Creationism: A House Divided?
In the Gospel According to Saint Mark, when teachers of the law accused Jesus of driving out demons in the name of the devil, he pointed out that this strategy would be ridiculously self-defeating (Mark 3:24-27):
If a kingdom is divided against itself, that kingdom cannot stand. If a house is divided against itself, that house cannot stand. And if Satan opposes himself and is divided, he cannot stand; his end has come.
Recent accusations between creationist Ken Ham and televangelist Pat Robertson suggest that the traditionally unified anti-evolutionist camp is a house divided against itself. Creationists in disagreement? Biblical fundamentalists being cross with each other over the age of the Earth? How can that be (and how can we encourage it)?
Just a few years ago Pat Robertson’s organization sold material claiming that the Earth is only 6,000 years old and that humans and dinosaurs once coexisted. But in November, 2012, Robertson seemed to break with his fellow creationists, disputing their claim that the planet is so youthful. Robertson claimed that James Ussher—the seventeenth century bishop who calculated the age of the Earth to be only 6000 years using biblical genealogies—was not inspired by the Lord.
While many creationists believe that Noah took dinosaurs on board his Ark, Robertson insisted that dinosaurs “were on the earth before the time of the Bible, so don’t try to cover it up and make like everything was 6,000 years, that’s not the Bible.” Ouch. For fundamentalists who take the Bible as literally true and all-encompassing, saying that a claim is not part of the Bible is akin to saying it cannot be true. As the youngsters today might have tweeted, “#inyourface Ken Ham #lol.”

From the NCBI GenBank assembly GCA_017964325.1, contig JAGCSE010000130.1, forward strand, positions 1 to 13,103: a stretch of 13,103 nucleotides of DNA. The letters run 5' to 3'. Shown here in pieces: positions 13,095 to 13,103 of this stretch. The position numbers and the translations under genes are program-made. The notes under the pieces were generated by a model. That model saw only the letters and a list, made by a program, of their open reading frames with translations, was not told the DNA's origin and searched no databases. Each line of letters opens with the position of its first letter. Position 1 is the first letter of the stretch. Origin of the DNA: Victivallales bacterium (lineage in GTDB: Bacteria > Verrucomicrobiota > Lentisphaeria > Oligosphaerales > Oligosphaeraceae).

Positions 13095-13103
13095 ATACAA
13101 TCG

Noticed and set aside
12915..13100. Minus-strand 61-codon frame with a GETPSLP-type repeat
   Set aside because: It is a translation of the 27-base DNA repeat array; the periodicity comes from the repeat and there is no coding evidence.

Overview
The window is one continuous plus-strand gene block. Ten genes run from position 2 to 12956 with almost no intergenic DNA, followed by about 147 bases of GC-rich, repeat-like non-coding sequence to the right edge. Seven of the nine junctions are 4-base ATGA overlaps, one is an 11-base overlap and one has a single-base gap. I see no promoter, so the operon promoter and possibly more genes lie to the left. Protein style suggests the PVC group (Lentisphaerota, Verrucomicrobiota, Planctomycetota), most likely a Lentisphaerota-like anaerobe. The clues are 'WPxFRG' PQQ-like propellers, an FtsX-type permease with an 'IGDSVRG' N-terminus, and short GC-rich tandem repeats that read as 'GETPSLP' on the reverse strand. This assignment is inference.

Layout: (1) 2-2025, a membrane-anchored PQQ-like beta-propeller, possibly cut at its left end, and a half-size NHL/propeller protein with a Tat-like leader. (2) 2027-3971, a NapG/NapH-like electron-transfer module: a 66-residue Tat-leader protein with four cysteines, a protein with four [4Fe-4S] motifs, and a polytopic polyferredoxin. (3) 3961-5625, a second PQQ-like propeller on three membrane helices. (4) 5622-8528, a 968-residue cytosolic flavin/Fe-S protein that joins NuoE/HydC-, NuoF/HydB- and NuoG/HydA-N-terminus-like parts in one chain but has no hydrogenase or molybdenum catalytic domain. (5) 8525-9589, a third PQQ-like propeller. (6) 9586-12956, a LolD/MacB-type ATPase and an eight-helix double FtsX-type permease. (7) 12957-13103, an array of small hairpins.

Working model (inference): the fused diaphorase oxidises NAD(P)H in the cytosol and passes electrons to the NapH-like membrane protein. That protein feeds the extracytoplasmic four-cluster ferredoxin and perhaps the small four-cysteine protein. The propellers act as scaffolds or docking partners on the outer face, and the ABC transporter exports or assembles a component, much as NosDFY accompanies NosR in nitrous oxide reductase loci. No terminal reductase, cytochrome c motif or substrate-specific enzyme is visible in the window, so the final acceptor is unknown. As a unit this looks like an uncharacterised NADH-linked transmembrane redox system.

Ham replied to Robertson with his own salvo on his Facebook page:
Not only do we have to work hard to not let our kids be led astray by the anti-God teaching of the secularists, we have to work hard to not let them be led astray by compromising church leaders like Pat Robertson. This excerpt was posted on YouTube by a group that is a project of People for the American Way. Pat Robertson gives more fodder to the secularists. We don't need enemies from without the church when we have such destructive teaching within the church.
Ham accuses Robertson of heresy and effectively aiding the enemy. Following the debate last February between Bill Nye and Ken Ham, Robertson criticized Ham’s remarks on creationism as just plain nutty:
Let’s face it, there was a bishop [Ussher] who added up the dates listed in Genesis and he came up with the world had been around for 6,000 years. There ain’t no way that’s possible. To say that it all came about in 6,000 years is just nonsense and I think it’s time we come off of that stuff and say this isn’t possible. We’ve got to be realistic that the dating of Bishop Ussher just doesn’t comport with anything that is found in science and you can’t just totally deny the geological formations that are out there.
Wow—maybe Robertson is ready to come on NCSE's rafting trip down the Grand Canyon, where we show why the young-earth creationist interpretation does not square with what is seen in the geological formation.